Developed By

Dennis Ritchie between 1969 and 1973 

Bjarne Stroustrup in 1979

Application Development Area

System-level code and embedded devices

Gaming, networking, and server-side applications

Programming Approach 



Compatibility with Each Other

Superset of C++

Subset of C

Compatibility with other Languages






Data Security









Support for Data Types


Built-in and user-defined

Function and Operator Overloading



Header File



Reference Variables



Friend and Virtual Functions



File Extension



Primary Focus



Memory Allocation and Deallocation

malloc(), calloc(), and free()

new and delete

Exception Handling



GUI Programming

GTK tool

Qt tools

Optimization Technique

Macro functions

Inline functions

I/O Operations

scanf() and printf()

cin and cout







Strict Type Checking



Program Subdivision

Modules and procedures

Classes and objects

Functions Inside Structures



Variable Declaration 

At the beginning


C vs C++: Which to Pick?

Pick C over C++ when:

  • Coding truly tiny systems (results in a little less overhead as compared to using C++).
  • The application needs to be incredibly stable (Impermeable code and control results by removing the abstractions of C++).
  • You don’t have a C++ compiler on the platform of choice for application development.

Choose C++ over C when:

  • Developing an application that works directly with the computer hardware.
  • Developing an application that deals with application development.
  • The project aims for extremely low-level processing.


That wraps up our article about the difference between C and C++ programming languages. They are among the leading options to make a great living from programming. There isn’t a better time than now to brush up on your C and C++ skills or start developing them if you haven’t already.

Are there any differences between C and C++ that we missed? Or is there something factually incorrect in the article? Share your views via the dedicated comment window below.

Frequently Asked Questions

1. Is C++ Better than C?

It would be wrong to say that C++ is better than C. C++ is a newer language superior for most modern applications. However, C is still a lightweight, portable language excellent for low-level programming and IoT devices.

2. Should I Learn C Before C++?

Although C++ is backward-compatible with C, there’s no need to learn C before C++. It’s better to learn C++ first if that is your ultimate goal.

3. Is C Used in Robotics?

C and Java are both frequently used in robotics. C provides granular access to low-level functionality — and limited abstraction — making it particularly attractive for robotics applications.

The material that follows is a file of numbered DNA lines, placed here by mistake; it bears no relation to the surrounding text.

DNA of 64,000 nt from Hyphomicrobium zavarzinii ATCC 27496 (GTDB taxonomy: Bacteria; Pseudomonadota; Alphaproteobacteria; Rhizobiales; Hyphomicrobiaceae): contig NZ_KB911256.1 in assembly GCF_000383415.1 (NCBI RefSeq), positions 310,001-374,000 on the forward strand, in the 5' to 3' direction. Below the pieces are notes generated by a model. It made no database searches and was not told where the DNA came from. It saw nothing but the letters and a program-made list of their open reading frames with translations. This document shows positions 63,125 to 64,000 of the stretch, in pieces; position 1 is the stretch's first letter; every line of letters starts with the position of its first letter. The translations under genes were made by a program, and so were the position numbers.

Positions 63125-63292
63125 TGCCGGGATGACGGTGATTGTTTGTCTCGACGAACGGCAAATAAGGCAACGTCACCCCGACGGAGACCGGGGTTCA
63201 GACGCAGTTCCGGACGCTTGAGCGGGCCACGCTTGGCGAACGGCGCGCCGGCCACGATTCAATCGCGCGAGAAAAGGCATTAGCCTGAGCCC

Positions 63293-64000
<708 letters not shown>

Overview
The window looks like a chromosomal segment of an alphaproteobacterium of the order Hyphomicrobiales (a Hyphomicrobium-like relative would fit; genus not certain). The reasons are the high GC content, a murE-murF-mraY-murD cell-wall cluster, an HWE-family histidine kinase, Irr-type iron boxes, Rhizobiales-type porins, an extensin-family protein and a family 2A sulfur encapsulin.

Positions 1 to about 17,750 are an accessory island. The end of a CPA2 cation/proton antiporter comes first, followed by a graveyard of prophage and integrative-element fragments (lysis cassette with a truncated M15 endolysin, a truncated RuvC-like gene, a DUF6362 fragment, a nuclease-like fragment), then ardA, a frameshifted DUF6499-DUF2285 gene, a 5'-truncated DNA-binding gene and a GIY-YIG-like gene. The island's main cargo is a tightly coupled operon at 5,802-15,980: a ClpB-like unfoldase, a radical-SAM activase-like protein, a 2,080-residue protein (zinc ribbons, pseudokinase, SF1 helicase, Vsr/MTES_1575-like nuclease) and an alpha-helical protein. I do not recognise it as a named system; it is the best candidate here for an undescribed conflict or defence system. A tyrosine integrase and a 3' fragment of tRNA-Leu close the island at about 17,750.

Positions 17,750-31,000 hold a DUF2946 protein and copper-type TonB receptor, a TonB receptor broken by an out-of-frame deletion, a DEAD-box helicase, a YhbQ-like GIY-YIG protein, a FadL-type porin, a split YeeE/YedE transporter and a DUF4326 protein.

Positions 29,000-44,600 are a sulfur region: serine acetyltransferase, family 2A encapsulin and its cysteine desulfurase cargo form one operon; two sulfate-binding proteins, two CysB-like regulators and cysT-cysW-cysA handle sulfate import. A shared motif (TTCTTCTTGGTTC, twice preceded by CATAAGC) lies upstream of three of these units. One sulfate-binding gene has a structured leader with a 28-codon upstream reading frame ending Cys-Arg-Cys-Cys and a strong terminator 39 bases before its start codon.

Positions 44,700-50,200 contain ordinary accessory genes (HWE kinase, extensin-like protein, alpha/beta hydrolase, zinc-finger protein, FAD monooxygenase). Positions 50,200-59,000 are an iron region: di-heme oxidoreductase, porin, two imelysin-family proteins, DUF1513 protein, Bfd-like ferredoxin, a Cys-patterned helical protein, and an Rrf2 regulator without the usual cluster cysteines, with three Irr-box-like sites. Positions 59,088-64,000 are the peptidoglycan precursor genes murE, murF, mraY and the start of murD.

4. Is C the Fastest Language?

The fastest programming languages include C, Fortran, and Assembly. C will be faster than C++, with all other things equal.

5. How are C and C++ Different?

There are a lot of differences between C and C++, as they were released over a decade apart. C is a lightweight procedural language that supports low-level and high-level programming. C++ is an object-oriented language with more layers of abstraction.

6. What Can C++ Do that C Cannot?

C++ is backward-compatible with C and adds object-oriented functionality. Object-oriented code is easier to develop, scale, and maintain.

Jenna Inouye

Jenna Inouye

Jenna Inouye has been a full stack developer for two decades, specializing in web application design and development. For the last eight years, she has worked as a news and feature writer focusing on technology and finance, with bylines in Udemy, SVG, and The Gamer. View all posts by the Author

Leave a comment

Your email will not be published

I'm not sure about C++ side but some things about C are just nonsense e.g.

"C supports inbuilt and primitive data types. On the contrary, C++ provides support for user-defined data types in addition to primitive and built-in data types"

Just to point it clearly, C has "struct" which in the essence is the user-defined data type.


In order not to leave regrets and regrets in life, we should try our best to seize all opportunities to change our lives


Unbelievable. There's so many mistakes in this article it's not even worth enumerating. Check the other comments for _some_ of them. Take this down at once before a beginner reads it.


Bad Article, a lot of typos, very misleading phrases, wrong Information provided to us by a customer service agent. Article should be flagged as personal opinion and not as an actual fact related article. This is something that belongs on a private Blog. And even then... how can this still be on here?

Wilfrantz Dede
Wilfrantz Dede 10 Points

Great article!




Great article. Too bad its more opinion than fact.

The article states that
1. C++ strings are immutable. I don't think so. (Java strings are immutable.)
2. C++ strings are builtin types. I don't think so.
3. C++ and object oriented are bottom up. I don't think so. For example, one might define a type and then if and when the need arises, define sub-types. C++ can be used in whatever way one wishes.
4. C is top down. I don't think its either top down or bottom up. It can be used in whatever way one wishes.

Dan O'Hara
Dan O'Hara

You mention:
>> While C++ is able to run most C code, the C compiler isn’t able to execute the C++ code.

I found this a little awkward. C++ doesn't run code, it compiles source text to an intermediate file which usually has to be linked to become executable. What you likely intended to say is that the C compiler can't compile C++ source text, but the C++ compiler can compile C source text.

Wilfrantz Dede
Wilfrantz Dede 10 Points

I agree.


Use "new" as a function name in C, or any other C++ reserved words that are not part of C. This tells you that C++ is not a superset of C. It never was and never will be so.


Select from the best sales here